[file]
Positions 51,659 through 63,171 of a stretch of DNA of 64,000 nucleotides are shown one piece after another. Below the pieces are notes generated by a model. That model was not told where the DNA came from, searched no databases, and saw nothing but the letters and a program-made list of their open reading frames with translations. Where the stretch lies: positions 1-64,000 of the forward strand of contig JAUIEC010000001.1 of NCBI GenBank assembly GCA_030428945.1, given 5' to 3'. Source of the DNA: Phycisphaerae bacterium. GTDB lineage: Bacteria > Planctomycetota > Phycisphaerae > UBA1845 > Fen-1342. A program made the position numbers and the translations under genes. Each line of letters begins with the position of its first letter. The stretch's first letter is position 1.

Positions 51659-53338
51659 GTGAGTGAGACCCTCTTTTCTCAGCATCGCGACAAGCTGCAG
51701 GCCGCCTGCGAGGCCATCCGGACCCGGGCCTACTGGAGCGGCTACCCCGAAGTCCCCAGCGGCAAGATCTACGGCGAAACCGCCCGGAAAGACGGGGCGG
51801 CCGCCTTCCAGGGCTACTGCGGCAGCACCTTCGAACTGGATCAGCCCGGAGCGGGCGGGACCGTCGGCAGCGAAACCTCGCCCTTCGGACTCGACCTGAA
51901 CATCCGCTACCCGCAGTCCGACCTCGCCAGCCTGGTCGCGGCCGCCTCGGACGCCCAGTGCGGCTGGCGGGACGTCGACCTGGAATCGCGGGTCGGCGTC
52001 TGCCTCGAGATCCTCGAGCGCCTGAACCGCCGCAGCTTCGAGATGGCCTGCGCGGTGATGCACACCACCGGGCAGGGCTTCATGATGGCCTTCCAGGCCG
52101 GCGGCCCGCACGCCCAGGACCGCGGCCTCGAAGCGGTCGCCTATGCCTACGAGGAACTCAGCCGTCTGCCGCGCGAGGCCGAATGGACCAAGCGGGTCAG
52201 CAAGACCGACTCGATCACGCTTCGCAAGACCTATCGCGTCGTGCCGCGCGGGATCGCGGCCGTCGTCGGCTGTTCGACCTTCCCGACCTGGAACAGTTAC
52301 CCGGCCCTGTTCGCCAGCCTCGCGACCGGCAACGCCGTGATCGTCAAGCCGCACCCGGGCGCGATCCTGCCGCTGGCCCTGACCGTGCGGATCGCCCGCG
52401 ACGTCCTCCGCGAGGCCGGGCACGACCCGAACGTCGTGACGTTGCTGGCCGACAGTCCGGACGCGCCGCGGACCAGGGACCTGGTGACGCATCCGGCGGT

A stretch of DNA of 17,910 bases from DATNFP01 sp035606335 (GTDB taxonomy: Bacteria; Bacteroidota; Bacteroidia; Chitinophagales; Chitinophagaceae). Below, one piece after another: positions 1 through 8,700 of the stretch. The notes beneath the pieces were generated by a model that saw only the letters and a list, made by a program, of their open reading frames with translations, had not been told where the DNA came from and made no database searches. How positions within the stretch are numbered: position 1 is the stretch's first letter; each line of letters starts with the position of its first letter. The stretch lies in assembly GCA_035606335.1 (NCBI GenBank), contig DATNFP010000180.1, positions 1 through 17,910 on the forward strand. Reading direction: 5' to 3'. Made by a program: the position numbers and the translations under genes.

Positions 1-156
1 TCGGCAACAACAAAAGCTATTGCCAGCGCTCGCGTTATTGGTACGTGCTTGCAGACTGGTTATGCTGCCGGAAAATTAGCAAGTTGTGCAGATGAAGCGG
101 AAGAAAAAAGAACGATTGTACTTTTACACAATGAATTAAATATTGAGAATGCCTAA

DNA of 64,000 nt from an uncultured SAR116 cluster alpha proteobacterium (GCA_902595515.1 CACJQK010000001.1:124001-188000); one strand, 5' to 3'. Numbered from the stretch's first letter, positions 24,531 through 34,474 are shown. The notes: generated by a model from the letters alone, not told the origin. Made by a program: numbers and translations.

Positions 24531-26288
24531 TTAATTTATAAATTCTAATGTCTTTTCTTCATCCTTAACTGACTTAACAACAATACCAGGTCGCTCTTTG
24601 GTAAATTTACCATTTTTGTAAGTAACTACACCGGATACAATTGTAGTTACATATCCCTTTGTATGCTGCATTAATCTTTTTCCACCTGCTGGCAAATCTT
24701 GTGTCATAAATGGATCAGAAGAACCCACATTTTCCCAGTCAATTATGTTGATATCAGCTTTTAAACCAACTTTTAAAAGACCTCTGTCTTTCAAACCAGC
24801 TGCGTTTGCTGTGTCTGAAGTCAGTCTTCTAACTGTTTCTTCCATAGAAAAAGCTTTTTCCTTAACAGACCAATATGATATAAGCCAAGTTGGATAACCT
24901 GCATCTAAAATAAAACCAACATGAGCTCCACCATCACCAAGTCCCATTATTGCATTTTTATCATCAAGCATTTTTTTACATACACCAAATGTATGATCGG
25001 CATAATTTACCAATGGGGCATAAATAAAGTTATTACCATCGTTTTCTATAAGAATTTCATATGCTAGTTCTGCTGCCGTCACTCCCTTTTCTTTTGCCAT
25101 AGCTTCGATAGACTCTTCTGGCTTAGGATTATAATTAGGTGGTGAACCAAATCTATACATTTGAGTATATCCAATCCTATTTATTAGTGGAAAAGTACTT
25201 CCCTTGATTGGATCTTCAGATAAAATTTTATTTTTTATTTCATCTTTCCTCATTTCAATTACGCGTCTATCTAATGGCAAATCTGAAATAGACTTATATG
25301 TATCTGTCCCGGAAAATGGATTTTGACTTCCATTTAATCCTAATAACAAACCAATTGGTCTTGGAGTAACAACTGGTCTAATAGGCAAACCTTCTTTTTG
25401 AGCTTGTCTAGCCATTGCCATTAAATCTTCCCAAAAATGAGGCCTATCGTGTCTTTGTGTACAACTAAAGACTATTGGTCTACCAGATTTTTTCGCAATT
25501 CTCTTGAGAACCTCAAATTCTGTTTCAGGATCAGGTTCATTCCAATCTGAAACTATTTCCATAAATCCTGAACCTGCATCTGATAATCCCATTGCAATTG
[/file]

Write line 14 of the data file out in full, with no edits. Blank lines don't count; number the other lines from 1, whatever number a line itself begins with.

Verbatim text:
1 TCGGCAACAACAAAAGCTATTGCCAGCGCTCGCGTTATTGGTACGTGCTTGCAGACTGGTTATGCTGCCGGAAAATTAGCAAGTTGTGCAGATGAAGCGG